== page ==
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Batting or Bowling, what do you think will be Team India's Achilles' heel on its tour of South Africa?
Hopping: Neither batting nor bowling as a whole. Specifically, it is spin bowling that will prove to be India’s weakness on this tour of SA. Harbhajan Singh has demonstrated, time and again, during the past two years that he cannot be relied upon to take important wickets. And of course Anil Kumble will be sorely missed.
Manik: Though both aspects of Team India are susceptible to inconsistency, it is the batting line-up that has me more worried after the recent India-New Zealand Test series. If Chris Martin can do that the famed Indian batting line up in slightly favourable conditions, I dread to think of what Dale Steyn and company will do to it.
Is the India batting better equipped this time around to handle Dale Steyn and company?
Hopping: Last time India went to SA, Sourav Ganguly was making a high-profile comeback under the stewardship of Rahul Dravid and Coach Greg Chappell. Ganguly was there to prove a point, which leant a lot of welcome steel to the middle order. In the absence of Ganguly, the batting line up is not in any way compromised. If anything, it looks stronger than ever with the infusion of young blood.
Manik: If you had asked me last month my answer would have been a clear no. But Dravid has shown that he has conquered the demons in his head and has batted brilliantly recently. Sachin, despite a disappointing series, will always be task for any attack to surmount. And as for VVS, he has been getting better and better. With Gambhir’s recent performance in the ODIs, I feel all our batsmen are heading in to this series with good form and great confidence.
Does India have the attack to bowl the Saffers out twice in a match?
Hopping: Yes and no. ‘Yes’ because our bowlers have demonstrated often enough that they possess the means and methods to bowl sides out twice in conditions far more conducive to batting than one is likely to encounter in SA. ‘No’ because none of our bowlers, save for Zaheer Khan, ever manage to string together more than one or, at the most, two good performances in a row.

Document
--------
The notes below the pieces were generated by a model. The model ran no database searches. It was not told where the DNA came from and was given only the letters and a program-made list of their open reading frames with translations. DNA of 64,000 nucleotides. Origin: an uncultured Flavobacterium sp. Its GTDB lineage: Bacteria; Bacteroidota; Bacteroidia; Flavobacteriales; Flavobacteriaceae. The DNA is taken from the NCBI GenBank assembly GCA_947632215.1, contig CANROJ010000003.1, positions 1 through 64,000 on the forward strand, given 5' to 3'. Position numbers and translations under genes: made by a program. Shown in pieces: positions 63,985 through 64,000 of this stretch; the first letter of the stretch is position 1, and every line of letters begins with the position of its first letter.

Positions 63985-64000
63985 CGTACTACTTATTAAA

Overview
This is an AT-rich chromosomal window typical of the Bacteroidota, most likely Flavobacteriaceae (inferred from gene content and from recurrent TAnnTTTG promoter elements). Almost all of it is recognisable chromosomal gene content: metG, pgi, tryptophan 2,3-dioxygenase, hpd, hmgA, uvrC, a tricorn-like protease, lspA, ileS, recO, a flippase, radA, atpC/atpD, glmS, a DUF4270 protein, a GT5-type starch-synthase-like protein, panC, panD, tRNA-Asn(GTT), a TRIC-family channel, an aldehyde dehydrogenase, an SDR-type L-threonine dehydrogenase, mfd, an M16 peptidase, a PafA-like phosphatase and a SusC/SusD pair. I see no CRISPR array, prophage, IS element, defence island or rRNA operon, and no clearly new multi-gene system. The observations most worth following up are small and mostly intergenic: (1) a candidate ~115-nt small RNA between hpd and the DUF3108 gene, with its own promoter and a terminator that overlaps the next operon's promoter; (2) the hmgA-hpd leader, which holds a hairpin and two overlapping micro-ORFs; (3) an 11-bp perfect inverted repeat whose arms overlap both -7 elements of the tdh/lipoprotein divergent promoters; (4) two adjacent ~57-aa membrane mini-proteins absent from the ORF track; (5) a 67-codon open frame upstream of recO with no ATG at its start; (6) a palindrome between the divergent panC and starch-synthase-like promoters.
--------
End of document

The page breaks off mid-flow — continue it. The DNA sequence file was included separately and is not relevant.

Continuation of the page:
Manik: As cynical as I sound already, I would have to say no. Zaheer Khan apart, the Indian bowling line up doesn’t seem to be world class. Harbhajan is merely a pale shadow of the Turbanator we all saw rip through batting line ups. Sreesanth and Ishant still lack the consistency in line and length to trouble a solid batting line up like South Africa’s.
On paper is Team India stronger the Team South Africa?
Hopping: No, if anything, SA in its own backyard holds the edge. Bear in mind that India has never won a Test or ODI series in South Africa. Couple this with the fact that SA is a team with more than a handful of very experienced and world-class players in its ranks, and there’s no doubt in my mind that no matter what the world rankings say South Africa begin the series as firm favourites on paper and in my book.
Manik: If you look at them purely as a batting unit then yes. But when it comes to bowling the Saffers are head and shoulders above Team India. Since this tour will definitely feature pitches and conditions that are more favourable to the bowlers, in the bigger picture the South Africans definitely hold the edge.
Will India retain its number 1 position at the end of this tour?
Hopping: Only God knows for sure... and, maybe, Sachin Tendulkar.
Manik: Well I hope they do but I wouldn’t put my money on it.